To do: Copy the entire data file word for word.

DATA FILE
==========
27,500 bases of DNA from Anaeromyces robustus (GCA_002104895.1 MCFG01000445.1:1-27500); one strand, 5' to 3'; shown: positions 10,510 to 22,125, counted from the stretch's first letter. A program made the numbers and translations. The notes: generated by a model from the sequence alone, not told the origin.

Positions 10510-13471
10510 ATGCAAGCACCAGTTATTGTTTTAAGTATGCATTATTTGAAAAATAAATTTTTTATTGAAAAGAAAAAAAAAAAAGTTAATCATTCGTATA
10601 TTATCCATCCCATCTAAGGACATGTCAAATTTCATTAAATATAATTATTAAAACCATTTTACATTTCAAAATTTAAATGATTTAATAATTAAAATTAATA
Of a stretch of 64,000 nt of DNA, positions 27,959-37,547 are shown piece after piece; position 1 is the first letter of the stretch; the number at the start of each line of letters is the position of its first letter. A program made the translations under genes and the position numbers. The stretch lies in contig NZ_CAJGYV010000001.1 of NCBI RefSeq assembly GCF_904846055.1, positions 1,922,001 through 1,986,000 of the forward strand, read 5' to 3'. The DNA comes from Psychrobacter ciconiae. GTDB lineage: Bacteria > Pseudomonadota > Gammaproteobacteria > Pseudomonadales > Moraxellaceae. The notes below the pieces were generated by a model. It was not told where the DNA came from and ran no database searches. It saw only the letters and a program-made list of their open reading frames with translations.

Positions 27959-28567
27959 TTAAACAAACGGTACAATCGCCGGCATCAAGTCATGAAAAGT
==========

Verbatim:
27,500 bases of DNA from Anaeromyces robustus (GCA_002104895.1 MCFG01000445.1:1-27500); one strand, 5' to 3'; shown: positions 10,510 to 22,125, counted from the stretch's first letter. A program made the numbers and translations. The notes: generated by a model from the sequence alone, not told the origin.

Positions 10510-13471
10510 ATGCAAGCACCAGTTATTGTTTTAAGTATGCATTATTTGAAAAATAAATTTTTTATTGAAAAGAAAAAAAAAAAAGTTAATCATTCGTATA
10601 TTATCCATCCCATCTAAGGACATGTCAAATTTCATTAAATATAATTATTAAAACCATTTTACATTTCAAAATTTAAATGATTTAATAATTAAAATTAATA
Of a stretch of 64,000 nt of DNA, positions 27,959-37,547 are shown piece after piece; position 1 is the first letter of the stretch; the number at the start of each line of letters is the position of its first letter. A program made the translations under genes and the position numbers. The stretch lies in contig NZ_CAJGYV010000001.1 of NCBI RefSeq assembly GCF_904846055.1, positions 1,922,001 through 1,986,000 of the forward strand, read 5' to 3'. The DNA comes from Psychrobacter ciconiae. GTDB lineage: Bacteria > Pseudomonadota > Gammaproteobacteria > Pseudomonadales > Moraxellaceae. The notes below the pieces were generated by a model. It was not told where the DNA came from and ran no database searches. It saw only the letters and a program-made list of their open reading frames with translations.

Positions 27959-28567
27959 TTAAACAAACGGTACAATCGCCGGCATCAAGTCATGAAAAGT